Configured Power Systems machines at the high end cost from hundreds of thousands to millions of dollars, and the real issue is how low is IBM willing to cut prices on these big boxes to attract Linux workloads that might otherwise wind up on Silicon Graphics UV 2 systems or even groups of Linux machines running ScaleMP’s vSMP Foundation clustering software, such as those now being sold by Cray. Oracle and Fujitsu also sell big iron based on their respective Sparc M and Sparc64 processors, but these are restricted to the Solaris operating system. And neither company shows any inclination to make Linux a peer on their NUMA machines. It may be too late in the game for that, but IBM already has put in more than a decade with Linux on Power and it thinks it can boost sales by cutting hardware prices and attracting new workloads to Power Systems.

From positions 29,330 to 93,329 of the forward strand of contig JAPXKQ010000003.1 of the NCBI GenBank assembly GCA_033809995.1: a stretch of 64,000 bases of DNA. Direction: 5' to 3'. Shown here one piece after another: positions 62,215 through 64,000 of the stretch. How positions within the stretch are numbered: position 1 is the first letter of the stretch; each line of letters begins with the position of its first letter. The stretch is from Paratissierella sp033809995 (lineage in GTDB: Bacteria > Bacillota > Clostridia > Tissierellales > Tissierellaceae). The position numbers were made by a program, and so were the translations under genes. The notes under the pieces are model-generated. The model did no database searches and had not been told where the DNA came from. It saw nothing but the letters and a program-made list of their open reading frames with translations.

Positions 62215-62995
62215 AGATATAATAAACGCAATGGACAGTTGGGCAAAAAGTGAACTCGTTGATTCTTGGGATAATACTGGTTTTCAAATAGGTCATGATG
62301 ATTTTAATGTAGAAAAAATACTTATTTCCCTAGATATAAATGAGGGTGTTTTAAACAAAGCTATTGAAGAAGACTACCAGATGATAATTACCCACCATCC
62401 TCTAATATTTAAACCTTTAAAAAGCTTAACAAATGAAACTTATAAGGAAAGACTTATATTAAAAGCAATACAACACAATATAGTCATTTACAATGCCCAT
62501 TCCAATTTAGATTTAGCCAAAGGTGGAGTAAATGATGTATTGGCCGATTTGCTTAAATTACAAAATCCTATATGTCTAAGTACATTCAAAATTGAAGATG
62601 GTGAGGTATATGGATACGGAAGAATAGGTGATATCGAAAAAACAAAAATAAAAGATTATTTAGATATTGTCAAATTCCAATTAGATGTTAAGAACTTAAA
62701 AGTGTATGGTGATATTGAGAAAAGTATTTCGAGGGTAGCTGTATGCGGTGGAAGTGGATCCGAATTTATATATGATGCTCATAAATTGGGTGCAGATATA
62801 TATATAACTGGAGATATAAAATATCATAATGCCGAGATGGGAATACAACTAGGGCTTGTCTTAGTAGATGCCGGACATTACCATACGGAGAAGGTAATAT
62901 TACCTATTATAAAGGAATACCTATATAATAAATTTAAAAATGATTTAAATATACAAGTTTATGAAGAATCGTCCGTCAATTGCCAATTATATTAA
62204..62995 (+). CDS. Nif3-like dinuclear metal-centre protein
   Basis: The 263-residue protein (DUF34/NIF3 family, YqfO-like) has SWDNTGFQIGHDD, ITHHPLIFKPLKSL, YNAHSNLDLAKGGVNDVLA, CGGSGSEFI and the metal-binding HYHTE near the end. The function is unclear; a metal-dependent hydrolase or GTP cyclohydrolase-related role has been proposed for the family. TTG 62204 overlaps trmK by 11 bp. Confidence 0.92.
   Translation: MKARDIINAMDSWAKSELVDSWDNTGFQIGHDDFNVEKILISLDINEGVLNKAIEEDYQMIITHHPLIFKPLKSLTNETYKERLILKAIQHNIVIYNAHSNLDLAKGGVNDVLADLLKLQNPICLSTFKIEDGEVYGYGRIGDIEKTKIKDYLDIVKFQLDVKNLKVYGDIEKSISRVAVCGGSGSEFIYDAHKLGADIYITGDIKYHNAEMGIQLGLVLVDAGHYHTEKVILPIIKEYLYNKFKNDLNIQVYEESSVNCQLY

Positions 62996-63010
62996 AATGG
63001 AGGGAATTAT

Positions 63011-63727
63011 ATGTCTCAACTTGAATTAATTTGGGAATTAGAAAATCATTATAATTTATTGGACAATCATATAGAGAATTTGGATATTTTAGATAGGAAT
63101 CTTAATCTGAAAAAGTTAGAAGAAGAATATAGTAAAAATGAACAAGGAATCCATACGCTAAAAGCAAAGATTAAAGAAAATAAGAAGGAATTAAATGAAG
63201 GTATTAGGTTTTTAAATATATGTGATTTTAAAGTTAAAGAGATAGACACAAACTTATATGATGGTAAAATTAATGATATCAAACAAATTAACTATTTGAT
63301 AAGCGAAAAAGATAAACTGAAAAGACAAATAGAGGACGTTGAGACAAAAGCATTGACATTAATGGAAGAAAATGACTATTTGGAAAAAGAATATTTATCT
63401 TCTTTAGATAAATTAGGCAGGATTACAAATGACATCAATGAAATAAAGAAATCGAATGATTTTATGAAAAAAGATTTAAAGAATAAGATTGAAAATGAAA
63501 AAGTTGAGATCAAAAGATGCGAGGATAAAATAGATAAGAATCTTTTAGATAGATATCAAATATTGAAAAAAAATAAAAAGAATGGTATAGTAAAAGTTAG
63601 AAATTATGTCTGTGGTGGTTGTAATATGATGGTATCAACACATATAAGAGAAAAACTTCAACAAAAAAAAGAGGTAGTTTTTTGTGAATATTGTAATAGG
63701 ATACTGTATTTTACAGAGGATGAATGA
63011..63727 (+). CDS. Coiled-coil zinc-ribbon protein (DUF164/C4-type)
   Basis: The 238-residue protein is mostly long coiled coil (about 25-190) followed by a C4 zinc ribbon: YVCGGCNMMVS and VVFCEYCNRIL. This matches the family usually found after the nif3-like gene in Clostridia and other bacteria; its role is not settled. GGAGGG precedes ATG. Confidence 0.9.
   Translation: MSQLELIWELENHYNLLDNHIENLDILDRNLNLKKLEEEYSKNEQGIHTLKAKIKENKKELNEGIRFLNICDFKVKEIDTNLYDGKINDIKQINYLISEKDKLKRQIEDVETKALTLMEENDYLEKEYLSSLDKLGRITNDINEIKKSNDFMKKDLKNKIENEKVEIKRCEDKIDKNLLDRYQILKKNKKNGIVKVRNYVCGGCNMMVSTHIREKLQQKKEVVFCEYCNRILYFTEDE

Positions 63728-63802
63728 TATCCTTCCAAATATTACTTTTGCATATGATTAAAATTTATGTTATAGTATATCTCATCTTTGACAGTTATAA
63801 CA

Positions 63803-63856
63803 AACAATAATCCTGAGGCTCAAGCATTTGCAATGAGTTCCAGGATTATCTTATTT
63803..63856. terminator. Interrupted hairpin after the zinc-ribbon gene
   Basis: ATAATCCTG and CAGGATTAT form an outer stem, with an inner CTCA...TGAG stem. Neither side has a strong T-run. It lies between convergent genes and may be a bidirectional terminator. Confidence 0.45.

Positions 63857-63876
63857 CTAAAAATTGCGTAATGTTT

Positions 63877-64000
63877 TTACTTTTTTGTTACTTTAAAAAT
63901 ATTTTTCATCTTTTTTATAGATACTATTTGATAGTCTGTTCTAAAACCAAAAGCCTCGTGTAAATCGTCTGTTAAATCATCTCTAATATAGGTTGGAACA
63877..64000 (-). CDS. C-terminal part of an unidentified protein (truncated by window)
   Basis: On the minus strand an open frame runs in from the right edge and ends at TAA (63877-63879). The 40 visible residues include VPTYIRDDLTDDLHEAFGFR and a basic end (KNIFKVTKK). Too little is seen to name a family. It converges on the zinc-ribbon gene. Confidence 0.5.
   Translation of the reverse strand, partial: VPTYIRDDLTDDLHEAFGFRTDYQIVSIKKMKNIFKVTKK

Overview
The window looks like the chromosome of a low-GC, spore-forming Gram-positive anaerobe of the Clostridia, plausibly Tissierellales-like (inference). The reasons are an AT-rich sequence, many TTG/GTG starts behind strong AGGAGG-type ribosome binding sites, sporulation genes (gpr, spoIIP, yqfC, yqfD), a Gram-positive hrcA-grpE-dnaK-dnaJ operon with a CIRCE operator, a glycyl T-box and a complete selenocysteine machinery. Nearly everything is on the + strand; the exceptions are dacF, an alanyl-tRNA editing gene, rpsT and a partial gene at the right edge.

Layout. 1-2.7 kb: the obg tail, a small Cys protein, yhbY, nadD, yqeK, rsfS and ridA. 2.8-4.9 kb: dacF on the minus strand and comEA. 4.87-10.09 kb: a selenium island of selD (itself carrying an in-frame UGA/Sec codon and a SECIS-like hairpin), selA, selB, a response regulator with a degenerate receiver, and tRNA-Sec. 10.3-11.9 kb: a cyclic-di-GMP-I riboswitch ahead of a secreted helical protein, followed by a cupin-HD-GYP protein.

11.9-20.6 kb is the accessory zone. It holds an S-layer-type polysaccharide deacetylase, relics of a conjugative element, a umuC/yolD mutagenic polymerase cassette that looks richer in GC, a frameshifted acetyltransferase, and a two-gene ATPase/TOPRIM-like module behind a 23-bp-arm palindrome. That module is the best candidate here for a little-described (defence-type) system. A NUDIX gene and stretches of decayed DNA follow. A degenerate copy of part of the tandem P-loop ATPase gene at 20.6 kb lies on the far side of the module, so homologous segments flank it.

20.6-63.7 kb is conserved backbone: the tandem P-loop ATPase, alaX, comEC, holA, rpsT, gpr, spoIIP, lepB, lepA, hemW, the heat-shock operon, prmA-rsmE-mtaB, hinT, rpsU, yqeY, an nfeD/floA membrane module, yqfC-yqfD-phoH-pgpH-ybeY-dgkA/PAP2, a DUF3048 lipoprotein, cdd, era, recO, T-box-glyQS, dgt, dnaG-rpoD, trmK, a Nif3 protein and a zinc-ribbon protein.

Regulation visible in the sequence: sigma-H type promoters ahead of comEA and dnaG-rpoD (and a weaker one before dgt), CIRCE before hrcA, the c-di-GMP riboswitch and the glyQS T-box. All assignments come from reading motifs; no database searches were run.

“Server platforms have got to win new workloads, or the platform doesn’t exist,” Balog said bluntly.
What IBM is counting on its that analytics workloads that run better with lots of threads and cores and fat main memories – things that large Power Systems machines have – will come to the platform and run on top of Linux because of the price advantage compared to AIX and the price competitiveness with larger X86 machines.
“Clients want to keep data close to the processor, and they want to do it in memory,” says Balog. “We don’t see that slowing down, and if you talk to clients it is not just about where the data sits, but the problem they face with moving data around. The act of moving data is actually more disruptive than doing queries against it. There is no doubt that there is demand for these kinds of scalable systems with larger shared memories to tackle these big data problems.”